Findings from the Pinellas County study [6], described above, suggest that White women are less likely than Black women to be reported for alcohol and drug use at delivery. In the Pinellas County study, Chasnoff et al. found that White and Black women used alcohol and drugs at similar rates at their first prenatal visits, although White women were more likely than Black women to use marijuana and less likely to use cocaine. However, at delivery Black women were 10 times more likely than White women to be reported to health authorities [6].

Under a policy at the Medical University of South Carolina (MUSC) from 1989 to 1994 that was ruled unconstitutional by the US Supreme Court, prenatal providers informed pregnant women who tested positive for cocaine that they were required to get treatment, and if they missed a treatment appointment or had a second positive test, they would be reported to law enforcement and prosecuted [13, 56]. Forty-one women were prosecuted under this policy; 40 of the 41 were Black [57]. Other women, mostly White, tested positive for methamphetamine and heroin, but were not reported to law enforcement [58]. Both the Pinellas County study and the MUSC prosecutions raise the possibility that disparities may reflect differential response to cocaine versus alcohol and other drugs [13].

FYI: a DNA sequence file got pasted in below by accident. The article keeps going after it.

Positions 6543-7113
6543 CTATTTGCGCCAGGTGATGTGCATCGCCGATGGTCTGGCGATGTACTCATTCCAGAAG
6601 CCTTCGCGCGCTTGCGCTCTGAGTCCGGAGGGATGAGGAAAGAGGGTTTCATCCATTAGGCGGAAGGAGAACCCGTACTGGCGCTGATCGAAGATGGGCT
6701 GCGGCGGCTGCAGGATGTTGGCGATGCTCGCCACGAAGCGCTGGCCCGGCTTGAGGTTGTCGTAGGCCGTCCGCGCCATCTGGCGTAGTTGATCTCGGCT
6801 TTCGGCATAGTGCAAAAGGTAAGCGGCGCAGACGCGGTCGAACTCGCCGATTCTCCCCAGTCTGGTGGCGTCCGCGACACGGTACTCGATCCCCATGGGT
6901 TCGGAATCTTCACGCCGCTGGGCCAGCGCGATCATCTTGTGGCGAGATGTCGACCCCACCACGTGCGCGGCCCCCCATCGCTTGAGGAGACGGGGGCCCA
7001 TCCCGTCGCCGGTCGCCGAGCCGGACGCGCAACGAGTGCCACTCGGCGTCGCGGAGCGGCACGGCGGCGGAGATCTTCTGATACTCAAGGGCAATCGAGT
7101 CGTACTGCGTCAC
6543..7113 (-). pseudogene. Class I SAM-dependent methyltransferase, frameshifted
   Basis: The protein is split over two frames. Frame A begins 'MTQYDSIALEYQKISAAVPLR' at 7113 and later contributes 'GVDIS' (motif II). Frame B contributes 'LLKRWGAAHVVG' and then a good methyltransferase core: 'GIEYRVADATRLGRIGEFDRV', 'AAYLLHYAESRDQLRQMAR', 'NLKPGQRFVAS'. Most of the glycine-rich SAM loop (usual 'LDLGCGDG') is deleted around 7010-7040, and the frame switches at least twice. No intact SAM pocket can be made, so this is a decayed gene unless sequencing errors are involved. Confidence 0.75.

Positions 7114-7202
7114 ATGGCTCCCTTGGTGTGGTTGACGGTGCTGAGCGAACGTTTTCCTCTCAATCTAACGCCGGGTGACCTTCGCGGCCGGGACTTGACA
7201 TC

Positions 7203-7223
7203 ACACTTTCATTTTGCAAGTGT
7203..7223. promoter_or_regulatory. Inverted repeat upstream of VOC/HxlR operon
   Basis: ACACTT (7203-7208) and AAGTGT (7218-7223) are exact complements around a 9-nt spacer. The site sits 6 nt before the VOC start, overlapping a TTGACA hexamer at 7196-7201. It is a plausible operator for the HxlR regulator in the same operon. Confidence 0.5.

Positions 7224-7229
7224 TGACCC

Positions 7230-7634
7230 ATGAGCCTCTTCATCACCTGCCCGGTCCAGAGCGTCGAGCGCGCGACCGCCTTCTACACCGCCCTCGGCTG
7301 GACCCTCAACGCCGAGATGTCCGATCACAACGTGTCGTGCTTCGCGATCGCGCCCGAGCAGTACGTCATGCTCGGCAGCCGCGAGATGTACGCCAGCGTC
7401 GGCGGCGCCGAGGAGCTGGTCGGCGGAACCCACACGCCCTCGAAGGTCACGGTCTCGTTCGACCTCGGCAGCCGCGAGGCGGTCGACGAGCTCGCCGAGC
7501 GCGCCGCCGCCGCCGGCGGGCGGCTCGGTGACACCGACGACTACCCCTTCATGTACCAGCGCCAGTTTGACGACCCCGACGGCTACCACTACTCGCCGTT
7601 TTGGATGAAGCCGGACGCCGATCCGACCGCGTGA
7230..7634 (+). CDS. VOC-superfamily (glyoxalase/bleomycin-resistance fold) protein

While not directly about reporting disparities, studies about disparities in responses to CPS reports are consistent with studies about the initial reports. In a study of determinants of discharge custody decisions for a cohort of cocaine exposed newborns [59], Neuspiel et al. found that among women identified as using cocaine while pregnant, Black women were less likely than other women to have custody of their newborns at discharge. Similarly, MacMahon found that among women whose healthy babies tested positive for drugs, White women reported at delivery were less likely than Black women to never regain custody [60]. There does not appear to be research on disparities in reporting due to alcohol.